Denise M. Levis, PhD Sarah C. Tinker, PhD Janet D. Cragan, MD, MPH Division of Birth Defects and Developmental Disabilities Centers for Disease Control and Prevention Atlanta, Georgia Reprint requests: Adolfo Correa, MD, PhD, Department of Medicine, University of Mississippi Medical Center, 2500 North State St., Jackson, MS 39216. E-mail: [email protected]

References 1. Reller MD, Strickland MJ, Riehle-Colarusso T, Mahle WT, Correa A. Prevalence of congenital heart defects in metropolitan Atlanta, 19982005. J Pediatr 2008;153:807-13. 2. Hoffman JI, Kaplan S. The incidence of congenital heart disease. J Am Coll Cardiol 2002;39:1890-900. 3. van der Linde D, Konings EE, Slager MA, Witsenburg M, Helbing WA, Takkenberg JJ, et al. Birth prevalence of congenital heart disease worldwide: a systematic review and meta-analysis. J Am Coll Cardiol 2011;58: 2241-7. 4. Go AS, Mozaffarian D, Roger VL, Benjamin EJ, Berry JD, Blaha MJ, et al. Heart disease and stroke statistics–2014 update: a report from the American Heart Association. Circulation 2014;129:399-410. 5. Boulet SL, Riehle-Colarusso T, Correa-Villasenor A. Health care costs of congenital heart defects. In: Wyszynski DF, Graham TP, eds. Congenital heart defects: from origin to treatment. New York: Oxford University Press; 2010. p. 493-501. 6. Jenkins KJ, Correa A, Feinstein JA, Botto L, Britt AE, Daniels SR, et al. Noninherited risk factors and congenital cardiovascular defects: current knowledge: a scientific statement from the American Heart Association Council on Cardiovascular Disease in the Young: endorsed by the American Academy of Pediatrics. Circulation 2007; 115:2995-3014. 7. Sullivan PM, Dervan LA, Reiger S, Buddhe S, Schwartz SM. Risk of congenital heart defects in the offspring of smoking mothers: a population-based study. J Pediatr 2015;166:978-84. 8. Riehle-Colarusso T, Strickland MJ, Reller MD, Mahle WT, Botto LD, Siffel C, et al. Improving the quality of surveillance data on congenital heart defects in the metropolitan Atlanta congenital defects program. Birth Defects Res A Clin Mol Teratol 2007;79:743-53. 9. The health consequences of smoking—50 years of progress: a report of the Surgeon General. – Atlanta, GA: US Department of Health and Human Services, Centers for Disease Control and Prevention, National Center for Chronic Disease Prevention and Health Promotion, Office on Smoking and Health, 2014. http://www.surgeongeneral.gov/library/ reports/50-years-of-progress/full-report.pdf. Accessed January 7, 2015. 10. Committee opinion no. 503: tobacco use and women’s health. Obstet Gynecol 2011;118:746-50.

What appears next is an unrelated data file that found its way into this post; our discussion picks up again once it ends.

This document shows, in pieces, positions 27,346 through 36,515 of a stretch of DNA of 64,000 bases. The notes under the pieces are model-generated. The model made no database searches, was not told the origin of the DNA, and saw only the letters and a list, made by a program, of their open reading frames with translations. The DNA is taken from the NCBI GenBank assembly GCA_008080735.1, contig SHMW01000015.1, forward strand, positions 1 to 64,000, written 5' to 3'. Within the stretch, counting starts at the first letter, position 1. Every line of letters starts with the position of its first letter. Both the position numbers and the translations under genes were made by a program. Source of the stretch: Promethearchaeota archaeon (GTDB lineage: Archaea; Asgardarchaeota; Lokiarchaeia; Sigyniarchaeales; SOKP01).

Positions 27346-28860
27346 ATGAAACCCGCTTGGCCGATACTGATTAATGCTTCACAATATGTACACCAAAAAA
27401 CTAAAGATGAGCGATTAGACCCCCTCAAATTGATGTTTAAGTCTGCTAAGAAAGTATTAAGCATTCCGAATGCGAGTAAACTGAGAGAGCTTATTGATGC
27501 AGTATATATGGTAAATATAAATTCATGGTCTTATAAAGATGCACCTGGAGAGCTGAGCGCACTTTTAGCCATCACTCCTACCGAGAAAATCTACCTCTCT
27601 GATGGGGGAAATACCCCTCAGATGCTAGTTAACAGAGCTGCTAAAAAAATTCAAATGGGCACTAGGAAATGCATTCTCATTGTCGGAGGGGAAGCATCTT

Vol. 166, No. 4 11. Lee LJ, Lupo PJ. Maternal smoking during pregnancy and the risk of congenital heart defects in offspring: a systematic review and metaanalysis. Pediatr Cardiol 2013;34:398-407. 12. Hill AB. The environment and disease: association or causation? Proc R Soc Med 1965;56:295-300. 13. Little J, Cardy A, Munger RG. Tobacco smoking and oral clefts: a metaanalysis. Bull World Health Organ 2004;82:213-8. 14. Alverson CJ, Strickland MJ, Gilboa SM, Correa A. Maternal smoking and congenital heart defects in the Baltimore-Washington Infant Study. Pediatrics 2011;127:e647-53. 15. Malik S, Cleves MA, Honein MA, Romitti PA, Botto LD, Yang S, et al. Maternal smoking and congenital heart defects. Pediatrics 2008;121: e810-6. 16. Osterman MJ, Martin JA, Curtin SC, Matthews TJ, Wilson EC, Kirmeyer S. Newly released data from the revised U.S. birth certificate, 2011. Natl Vital Stat Rep 2013;62:1-22. 17. Sanchez-Rodriguez JE, Bartolome M, Canas AI, Huetos O, Navarro C, Rodriguez AC, et al. Anti-smoking legislation and its effects on urinary cotinine and cadmium levels. Environ Res 2015;136:227-33. 18. Hawkins SS, Baum CF, Oken E, Gillman MW. Associations of tobacco control policies with birth outcomes. JAMA Pediatr 2014;168:e142365. 19. Centers for Disease Control and Prevention. Best Practices for Comprehensive Tobacco Control Programs—2014, http://www.cdc. gov/tobacco/stateandcommunity/best_practices/index.htm. Accessed January 7, 2015. 20. Levis DM, Stone-Wiggins B, O’Hegarty M, Tong VT, Polen KN, Cassell CH, et al. Women’s perspectives on smoking and pregnancy and graphic warning labels. Am J Health Behav 2014;38:755-64. 21. Prue CE, Flores AL, Panissidi P, Lira A. But I’ve already had a healthy baby: folic acid formative research with Latina mothers. J Womens Health (Larchmt) 2008;17:1257-69. 22. Squiers L, Mitchell EW, Levis DM, Lynch M, Dolina S, Margolis M, et al. Consumers’ perceptions of preconception health. Am J Health Promot 2013;27:S10-9. 23. Centers for Disease Control and Prevention [homepage on the Internet]. Atlanta, GA [updated 2014 Oct 7; cited 2014 Dec 4]. Tips from former smokers; [about 9 screens]. http://www.cdc.gov/tobacco/campaign/ tips/. Accessed January 7, 2015. 24. Agency for Healthcare Research and Quality [homepage on the Internet]. Rockville, MD. [updated 2012 Dec; cited 2014 Dec 4]. Five major steps to intervention (the “5 A’s”); [1 screen]. http://www.ahrq.gov/professionals/ clinicians-providers/guidelines-recommendations/tobacco/5steps.html. Accessed January 7, 2015. 25. Atrash HK, Johnson K, Adams M, Cordero JF, Howse J. Preconception care for improving perinatal outcomes: the time to act. Matern Child Health J 2006;10:S3-11. 26. 2008 PHS Guideline Update Panel, Liaisons, and Staff. Treating tobacco use and dependence: 2008 update U.S. Public Health Service Clinical Practice Guideline executive summary. Respir Care 2008;53:1217-22. 27. Coleman T, Cooper S, Thornton JG, Grainge MJ, Watts K, Britton J, et al. A randomized trial of nicotine-replacement therapy patches in pregnancy. N Engl J Med 2012;366:808-18.

Maternal cigarette smoking and congenital heart defects.